Many Houston residents have gone through a tough time in the past five years. The economy took a nosedive, and only recently has it started to show signs of stabilizing. that has resulted in many hardships for families all across Texas; some of whom went through a tumultuous period where they were laid off or simply could not find employment, no matter how hard they tried.
According to one commentator, we can see the result of federal and state officials' reluctance to implement stronger employee protection statutes in West, Texas. Rather than allowing OSHA to make inspections at companies that could possibly prevent tragedies such as this from occurring, we expect whistleblowers to reveal that dangerous conditions exist at factories.
Writers on the popular television show Fashion Police have announced that they are on strike until the show agrees to sign a contract with the Writers Guild of America, the union that represents many television writers. The employees say that the show is ignoring relevant wage and hour laws which would entitle them to overtime pay and benefits.
Typically, when a worker puts in overtime, he or she will be paid time and a half for the work performed over 40 hours in a week. Recently, legislators in the U.S. House of Representatives introduced a bill that would change how employees can be paid for overtime work.
Texas residents will want to hear about a despicable story coming out of Ohio about the treatment a developmentally disabled woman received as she worked for Wal-Mart. The woman, who worked for Wal-Mart for 11 years, was fired for complaining about the sexual harassment she was subjected to while working at her store.
The Texas Commission on Human Rights Act makes it illegal for an employer to enact policies of rules that harm the "terms, conditions, or privileges" of an employee based on a number of outside factors. Gender is one of these factors, which makes it so surprising that a Texas firm had a stringent policy that forbade employees from intermingling with employees of the opposite gender -- both while at work and outside of work.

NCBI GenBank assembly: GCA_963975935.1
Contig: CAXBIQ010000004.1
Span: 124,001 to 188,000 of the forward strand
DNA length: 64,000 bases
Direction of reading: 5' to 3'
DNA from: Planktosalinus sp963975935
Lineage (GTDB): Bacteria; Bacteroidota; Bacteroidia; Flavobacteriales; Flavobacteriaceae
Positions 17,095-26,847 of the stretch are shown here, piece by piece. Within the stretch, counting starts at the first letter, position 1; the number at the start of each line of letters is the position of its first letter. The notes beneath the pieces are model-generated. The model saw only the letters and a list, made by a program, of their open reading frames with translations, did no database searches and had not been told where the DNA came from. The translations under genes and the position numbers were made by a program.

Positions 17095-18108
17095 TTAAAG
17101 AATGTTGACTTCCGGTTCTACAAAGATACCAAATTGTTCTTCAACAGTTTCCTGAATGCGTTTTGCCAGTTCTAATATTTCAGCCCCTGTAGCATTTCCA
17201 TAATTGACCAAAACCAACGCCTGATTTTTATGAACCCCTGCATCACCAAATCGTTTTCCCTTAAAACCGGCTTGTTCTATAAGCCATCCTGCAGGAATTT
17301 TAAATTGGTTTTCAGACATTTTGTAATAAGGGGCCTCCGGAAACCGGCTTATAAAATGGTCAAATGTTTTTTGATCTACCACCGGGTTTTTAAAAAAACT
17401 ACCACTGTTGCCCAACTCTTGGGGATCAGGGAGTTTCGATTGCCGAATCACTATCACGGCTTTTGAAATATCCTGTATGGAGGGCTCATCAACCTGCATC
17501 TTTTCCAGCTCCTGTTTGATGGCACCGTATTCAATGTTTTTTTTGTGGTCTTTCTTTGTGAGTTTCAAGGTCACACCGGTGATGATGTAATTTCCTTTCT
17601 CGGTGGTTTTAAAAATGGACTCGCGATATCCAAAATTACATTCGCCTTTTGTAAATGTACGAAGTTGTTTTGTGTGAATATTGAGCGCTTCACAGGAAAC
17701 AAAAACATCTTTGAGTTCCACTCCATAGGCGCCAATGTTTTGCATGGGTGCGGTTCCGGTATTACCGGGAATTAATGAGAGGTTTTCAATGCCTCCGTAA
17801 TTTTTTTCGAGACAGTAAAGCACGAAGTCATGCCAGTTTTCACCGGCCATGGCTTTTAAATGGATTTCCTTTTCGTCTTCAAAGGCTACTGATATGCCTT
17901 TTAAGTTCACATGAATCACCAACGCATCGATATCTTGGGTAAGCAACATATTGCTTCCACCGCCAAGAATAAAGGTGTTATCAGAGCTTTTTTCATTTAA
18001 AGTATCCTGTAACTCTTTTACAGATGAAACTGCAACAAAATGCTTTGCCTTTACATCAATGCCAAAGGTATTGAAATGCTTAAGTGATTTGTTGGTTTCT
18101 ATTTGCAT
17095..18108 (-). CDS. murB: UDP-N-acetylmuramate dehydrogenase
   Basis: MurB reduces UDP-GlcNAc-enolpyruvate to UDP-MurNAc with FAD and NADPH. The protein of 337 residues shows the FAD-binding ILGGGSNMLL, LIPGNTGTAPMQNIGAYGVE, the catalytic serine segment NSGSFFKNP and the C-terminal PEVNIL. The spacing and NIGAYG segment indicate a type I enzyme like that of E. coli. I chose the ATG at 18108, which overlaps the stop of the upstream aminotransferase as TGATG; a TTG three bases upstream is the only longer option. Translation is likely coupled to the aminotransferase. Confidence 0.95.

A Texas woman says that the law firm where she is a partner discriminated against women through a no-fraternization policy that prohibited men and women from working alone together and from socializing outside of the office. This resulted in professional disadvantages for the women at the firm, who were isolated.
Health care costs have always and will always be a primary concern for employers. According to analysts, the 2013 average health care cost for one employee will sit around $11,000 -- and it shows no signs of declining. Considering the introduction of the Affordable Care Act (which will come into full effect soon, and has already impacted the health care industry), employers are changing their health care policies to align (and, in some cases, take advantage of) the new rules.
The Texas Supreme Court has said no to extending the right to a union representative for state workers in meetings with managers. Under current federal laws, employee's right to "concerted activities" under the National Labor Relations Act allows federal and private-sector workers to have a union representative accompany them to meeting with management that could result in disciplinary actions.
When it comes to employment law stories, every so often one comes along that sounds so ridiculous and illogical that it seems literally unbelievable. For example, remember the lifeguard from last summer that was fired for saving someone's life? Per their rules, the lifeguard's superiors had the right to fire him -- but is such a move really appropriate or logical, given the circumstances?
As fans of the Houston Texans are well aware, in a few weeks the National Football League will be holding its annual draft, giving NFL teams the opportunity to acquire the next Joe Montana or Walter Payton. Before this draft is held every year, all 32 NFL franchises meet for a week-long scouting combine to judge the incoming college talent.
The importance of the Family Medical Leave Act cannot be understated. Enacted in 1993, the law's intention is twofold: to protect people who are dealing with a serious medical situation, and to offer families a chance to better balance work and life.
A former employee of nationwide retail chain DSW says that she was wrongfully terminated for violating a company policy after she reported an instance of possible child abuse by one of their customers. The woman called child protective services and provided the name and address of a customer that was obtained during the return process after a series of events in the store that caused her serious concern for a child's safety.
As we have discussed numerous times -- and as we would hope businesses and organizations would have learned by now -- discrimination in the workplace is not only unacceptable but illegal. There are myriad classes of people that are protected by local and federal laws. Everyone has the right to pursue a career, and inhibiting that right based on an external factor (such as race, gender, religion or sexual orientation, to name a few) is wrong.